Seminar focusing on religious issues in some important texts of modern social criticism from the French Revolution to the present day. Prerequisite: An introductory course in religion. LEC.

REL 773. Seminar in Religion and National Identity: _____. 3 Hours.

Analysis of selected issues wherein religion and the formation and definition of a selected nation or nations intersect. LEC.

REL 775. Seminar in Religion and Society in the West: _____. 3 Hours.

Analysis of selected Western religions and their relationships to selected Western societies. May be taken more than once if subject matter varies sufficiently. Prerequisite: REL 512, REL 515, REL 526 , REL 530, REL 532, REL 539, or REL 570 or permission of instructor. LEC.

REL 776. Seminar in Religion and Society in Asia: _____. 3 Hours.

Analysis of selected Asian religions and their relationship to selected Asian societies. May be taken more than once if subject matter varies sufficiently. (Same as EALC 776.) Prerequisite: REL 507, REL 508, REL 509, or permission of the instructor. LEC.

REL 777. Seminar in Religion and Gender. 3 Hours.

Examination of symbols, images, scriptures, rites, teachings and scholarship regarding gender definitions and performance in various religious traditions. LEC.

REL 787. Seminar in Ethical Issues in Health Care: _____. 3 Hours.

Interdisciplinary seminar, drawing on the literature of social, medical, and professional ethics, with special attention to religious perspectives on meanings of health and the delivery of health care. Of particular interest to health-related professions. Prerequisite: Permission of instructor. LEC.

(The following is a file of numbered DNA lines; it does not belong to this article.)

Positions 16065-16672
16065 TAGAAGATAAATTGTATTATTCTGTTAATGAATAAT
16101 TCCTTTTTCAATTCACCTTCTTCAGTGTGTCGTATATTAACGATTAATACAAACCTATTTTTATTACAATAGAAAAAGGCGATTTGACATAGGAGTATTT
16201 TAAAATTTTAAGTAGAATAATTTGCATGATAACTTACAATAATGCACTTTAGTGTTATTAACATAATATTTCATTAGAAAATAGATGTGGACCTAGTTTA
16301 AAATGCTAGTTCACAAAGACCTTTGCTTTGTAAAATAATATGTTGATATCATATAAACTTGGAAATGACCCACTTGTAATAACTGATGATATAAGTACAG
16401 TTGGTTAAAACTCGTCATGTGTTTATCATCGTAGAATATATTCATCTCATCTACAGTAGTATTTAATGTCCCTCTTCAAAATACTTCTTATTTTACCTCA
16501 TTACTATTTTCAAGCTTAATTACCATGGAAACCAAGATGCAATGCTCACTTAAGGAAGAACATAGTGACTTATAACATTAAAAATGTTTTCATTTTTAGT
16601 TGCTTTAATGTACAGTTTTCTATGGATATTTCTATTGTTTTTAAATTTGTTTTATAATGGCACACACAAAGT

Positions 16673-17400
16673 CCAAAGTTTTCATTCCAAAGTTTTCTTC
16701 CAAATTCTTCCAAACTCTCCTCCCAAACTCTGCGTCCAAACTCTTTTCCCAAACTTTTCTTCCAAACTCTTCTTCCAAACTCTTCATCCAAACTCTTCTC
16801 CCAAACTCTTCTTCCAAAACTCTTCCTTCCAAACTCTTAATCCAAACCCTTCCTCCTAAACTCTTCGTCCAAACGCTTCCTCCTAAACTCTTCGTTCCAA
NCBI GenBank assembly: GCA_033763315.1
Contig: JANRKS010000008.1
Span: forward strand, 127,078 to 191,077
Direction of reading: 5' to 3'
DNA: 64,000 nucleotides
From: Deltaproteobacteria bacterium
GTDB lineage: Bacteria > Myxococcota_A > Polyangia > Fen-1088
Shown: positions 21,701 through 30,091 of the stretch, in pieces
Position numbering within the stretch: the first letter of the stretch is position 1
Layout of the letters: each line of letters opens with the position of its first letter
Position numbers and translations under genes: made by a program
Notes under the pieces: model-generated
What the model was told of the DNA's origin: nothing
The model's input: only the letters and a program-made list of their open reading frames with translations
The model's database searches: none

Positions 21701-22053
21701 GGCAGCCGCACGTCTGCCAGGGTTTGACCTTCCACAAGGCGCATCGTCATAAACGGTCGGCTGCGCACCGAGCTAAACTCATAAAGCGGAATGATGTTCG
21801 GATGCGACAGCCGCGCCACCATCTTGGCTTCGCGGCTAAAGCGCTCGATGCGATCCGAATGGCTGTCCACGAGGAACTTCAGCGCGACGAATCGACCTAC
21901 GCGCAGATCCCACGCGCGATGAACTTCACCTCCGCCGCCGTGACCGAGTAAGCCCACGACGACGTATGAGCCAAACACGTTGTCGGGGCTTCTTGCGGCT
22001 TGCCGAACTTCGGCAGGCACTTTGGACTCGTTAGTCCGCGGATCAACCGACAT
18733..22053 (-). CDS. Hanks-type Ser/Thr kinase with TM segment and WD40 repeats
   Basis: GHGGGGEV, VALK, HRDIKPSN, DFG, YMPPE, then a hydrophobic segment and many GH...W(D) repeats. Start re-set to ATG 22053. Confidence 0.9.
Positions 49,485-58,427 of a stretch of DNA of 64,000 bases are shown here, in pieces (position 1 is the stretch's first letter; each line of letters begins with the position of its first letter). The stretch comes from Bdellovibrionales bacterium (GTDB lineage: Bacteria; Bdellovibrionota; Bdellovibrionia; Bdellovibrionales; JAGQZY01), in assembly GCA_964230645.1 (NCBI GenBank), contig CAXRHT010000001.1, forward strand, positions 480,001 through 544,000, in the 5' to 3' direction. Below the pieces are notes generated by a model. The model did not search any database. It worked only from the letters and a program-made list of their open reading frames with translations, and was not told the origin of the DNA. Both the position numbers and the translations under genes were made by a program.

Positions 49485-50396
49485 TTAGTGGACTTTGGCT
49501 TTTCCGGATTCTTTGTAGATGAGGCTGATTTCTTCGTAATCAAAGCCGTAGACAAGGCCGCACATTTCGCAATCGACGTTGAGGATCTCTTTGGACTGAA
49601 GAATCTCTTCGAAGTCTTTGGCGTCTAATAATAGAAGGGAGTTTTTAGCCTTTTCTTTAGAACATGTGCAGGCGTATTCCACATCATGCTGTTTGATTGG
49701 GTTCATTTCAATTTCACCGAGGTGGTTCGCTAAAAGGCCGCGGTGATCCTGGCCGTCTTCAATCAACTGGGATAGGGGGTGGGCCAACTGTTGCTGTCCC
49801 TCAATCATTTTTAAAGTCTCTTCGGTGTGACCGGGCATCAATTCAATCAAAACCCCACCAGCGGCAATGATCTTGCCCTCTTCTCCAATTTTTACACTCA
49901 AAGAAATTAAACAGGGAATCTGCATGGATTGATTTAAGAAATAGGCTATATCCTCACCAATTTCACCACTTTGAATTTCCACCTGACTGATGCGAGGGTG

REL 800. Readings. 1-4 Hours.

RSH.

REL 839. Topics in the History and Literature of Religion: _____. 3 Hours.

Selected studies, as announced in Schedule of Classes, in the history and religious literature of Judaism, Christianity, religion in America, Islam, and Asian religions. Course may be taken more than once if the subject matter varies sufficiently. Prerequisite: Permission of instructor. LEC.

REL 864. Topics in Religious Thought and Symbol: _____. 3 Hours.

Selected studies, as announced in Schedule of Classes, in Asian, Middle Eastern, and Western religious thought, mysticism, and religious ethics. Course may be taken more than once if subject matter varies sufficiently. Prerequisite: Permission of instructor. LEC.

REL 875. Topics in Religion and Society: _____. 3 Hours.

Special topics to be announced in Schedule of Classes, according to research interests of faculty and students. A particular aspect of the study of religion and culture will be emphasized. Course may be taken more than once if the subject matter varies. Prerequisite: Permission of instructor. LEC.

REL 877. Topics in Women and Religion: _____. 3 Hours.

Selected studies, as announced in Schedule of Classes, in the history and analysis of symbols, images, scriptures, rites, and teachings defining women's roles in various religious traditions. Course may be taken more than once if the subject matter varies sufficiently. Prerequisite: Permission of instructor. LEC.

REL 899. Thesis. 1-3 Hours.

THE.